One thing I do really appreciate is the improvements to Windows remembering application posiitons between states. This means apps you position on external monitors are remembered the next time you dock and changing between just your laptop and multiple displays happens a lot faster now. This is great if you’re up and down to meetings multiple times per day.
The refreshed Store UI is definitely better but didn’t necessarily have me using it more often. I’m so in-tuned with doing most things on the web, that I’m much more likely to launch Chrome and grab bom.gov.au than I am to download an app (which likely has ads).
Finally, there is the consumer version of Teams built right into the operating system. Personally, I use Microsoft Teams in a work context, so already had the full client. I imagine most families are already chatting using social platforms like Facebook Messenger, WhatsApp and other alternatives, so it’ll be a hard sell for people to move to the stripped-down version of Teams, just because it’s in Win11.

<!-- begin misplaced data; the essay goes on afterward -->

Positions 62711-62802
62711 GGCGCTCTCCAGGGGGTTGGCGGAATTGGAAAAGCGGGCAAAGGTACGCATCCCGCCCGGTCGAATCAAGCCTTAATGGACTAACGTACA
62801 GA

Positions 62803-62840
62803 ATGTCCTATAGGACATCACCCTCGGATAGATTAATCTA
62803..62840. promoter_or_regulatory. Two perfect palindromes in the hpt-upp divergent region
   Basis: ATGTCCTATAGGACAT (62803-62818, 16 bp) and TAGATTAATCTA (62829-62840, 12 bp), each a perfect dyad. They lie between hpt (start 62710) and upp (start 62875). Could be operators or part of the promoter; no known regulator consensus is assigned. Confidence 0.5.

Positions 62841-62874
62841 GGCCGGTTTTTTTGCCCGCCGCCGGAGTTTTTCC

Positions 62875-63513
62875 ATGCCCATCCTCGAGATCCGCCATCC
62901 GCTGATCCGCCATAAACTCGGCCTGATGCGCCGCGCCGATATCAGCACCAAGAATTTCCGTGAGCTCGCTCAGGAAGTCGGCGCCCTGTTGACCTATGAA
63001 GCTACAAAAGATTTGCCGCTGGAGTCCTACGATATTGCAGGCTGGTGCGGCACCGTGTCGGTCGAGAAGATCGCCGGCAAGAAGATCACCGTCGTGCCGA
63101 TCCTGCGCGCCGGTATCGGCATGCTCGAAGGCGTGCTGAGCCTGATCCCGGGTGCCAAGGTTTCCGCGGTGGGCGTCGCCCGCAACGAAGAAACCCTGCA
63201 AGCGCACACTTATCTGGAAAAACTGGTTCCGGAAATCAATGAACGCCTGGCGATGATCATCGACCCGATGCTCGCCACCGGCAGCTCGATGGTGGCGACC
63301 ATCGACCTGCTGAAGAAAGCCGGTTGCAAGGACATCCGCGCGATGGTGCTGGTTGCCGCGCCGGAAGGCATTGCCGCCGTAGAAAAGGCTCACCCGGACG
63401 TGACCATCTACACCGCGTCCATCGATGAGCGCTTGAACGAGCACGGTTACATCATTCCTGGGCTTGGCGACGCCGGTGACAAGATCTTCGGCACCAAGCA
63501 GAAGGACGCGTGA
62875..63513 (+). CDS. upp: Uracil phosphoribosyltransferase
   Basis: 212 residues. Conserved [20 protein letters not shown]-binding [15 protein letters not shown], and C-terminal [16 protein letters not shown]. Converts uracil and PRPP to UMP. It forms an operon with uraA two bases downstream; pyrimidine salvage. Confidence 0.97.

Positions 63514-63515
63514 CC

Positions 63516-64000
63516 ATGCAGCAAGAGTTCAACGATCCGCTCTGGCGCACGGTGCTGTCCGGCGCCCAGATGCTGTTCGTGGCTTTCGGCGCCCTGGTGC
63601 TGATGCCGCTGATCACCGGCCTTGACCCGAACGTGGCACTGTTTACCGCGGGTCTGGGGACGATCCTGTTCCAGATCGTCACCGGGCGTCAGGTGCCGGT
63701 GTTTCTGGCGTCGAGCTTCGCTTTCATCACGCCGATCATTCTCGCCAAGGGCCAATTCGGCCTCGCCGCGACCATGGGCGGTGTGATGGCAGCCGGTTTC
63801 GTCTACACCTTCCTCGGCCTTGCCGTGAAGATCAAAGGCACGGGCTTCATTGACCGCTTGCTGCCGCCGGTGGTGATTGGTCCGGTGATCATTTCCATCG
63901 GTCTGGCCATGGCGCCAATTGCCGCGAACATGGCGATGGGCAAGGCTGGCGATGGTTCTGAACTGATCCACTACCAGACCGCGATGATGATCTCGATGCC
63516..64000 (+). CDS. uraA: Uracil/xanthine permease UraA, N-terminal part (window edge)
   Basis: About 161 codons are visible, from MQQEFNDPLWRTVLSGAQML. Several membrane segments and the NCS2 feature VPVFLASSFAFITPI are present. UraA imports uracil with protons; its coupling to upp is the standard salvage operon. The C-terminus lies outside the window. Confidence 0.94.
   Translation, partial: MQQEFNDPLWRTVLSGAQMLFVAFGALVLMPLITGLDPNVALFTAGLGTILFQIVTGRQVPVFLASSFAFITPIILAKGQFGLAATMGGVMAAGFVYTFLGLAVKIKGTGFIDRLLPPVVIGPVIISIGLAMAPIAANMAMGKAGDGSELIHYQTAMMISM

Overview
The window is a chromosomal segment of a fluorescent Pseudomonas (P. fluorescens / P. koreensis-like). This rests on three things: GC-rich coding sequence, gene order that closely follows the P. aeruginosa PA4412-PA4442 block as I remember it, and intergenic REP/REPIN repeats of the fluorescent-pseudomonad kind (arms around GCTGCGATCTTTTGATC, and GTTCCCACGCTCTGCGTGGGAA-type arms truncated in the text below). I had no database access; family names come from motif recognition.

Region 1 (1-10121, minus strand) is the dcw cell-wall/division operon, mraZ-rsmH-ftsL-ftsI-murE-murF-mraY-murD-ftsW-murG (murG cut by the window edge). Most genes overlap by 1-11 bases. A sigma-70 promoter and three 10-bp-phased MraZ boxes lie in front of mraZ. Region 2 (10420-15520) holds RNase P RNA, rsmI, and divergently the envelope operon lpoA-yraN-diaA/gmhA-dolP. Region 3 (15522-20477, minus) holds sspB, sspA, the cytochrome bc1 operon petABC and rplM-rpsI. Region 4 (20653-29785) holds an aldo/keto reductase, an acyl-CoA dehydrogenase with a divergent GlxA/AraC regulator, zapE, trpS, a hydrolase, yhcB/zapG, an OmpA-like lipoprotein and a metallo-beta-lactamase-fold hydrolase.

With all that taken into consideration, Windows 11 is something you want, it’s a nice upgrade to Windows 10 and that raises the question of how to get it. If you buy a new machine after October 5th, then look for OEMs like Acer, Asus, Dell, HP and Lenovo who will be shipping Windows 11 on new hardware, adding to Microsoft’s very own Surface hardware. This will be how the vast majority of users get the update.
For those with recent hardware, say the past few years, you should be able to update. The standard process for doing that is to wait for the free upgrade to Windows 11 to show up in Windows Update. The timeline for when you see this will differ dramatically based on the system you have but will be rolled to known supported hardware first. Expect this to be in 2022.
If you’re not that patient, there’ll be an ISO available and you can install it that way, just remember this is an upgrade license, if you’re building a new system, you’d still need a full Windows license.
If you’re concerned your computer may not run Windows 11, you can refer to the System Requirements here.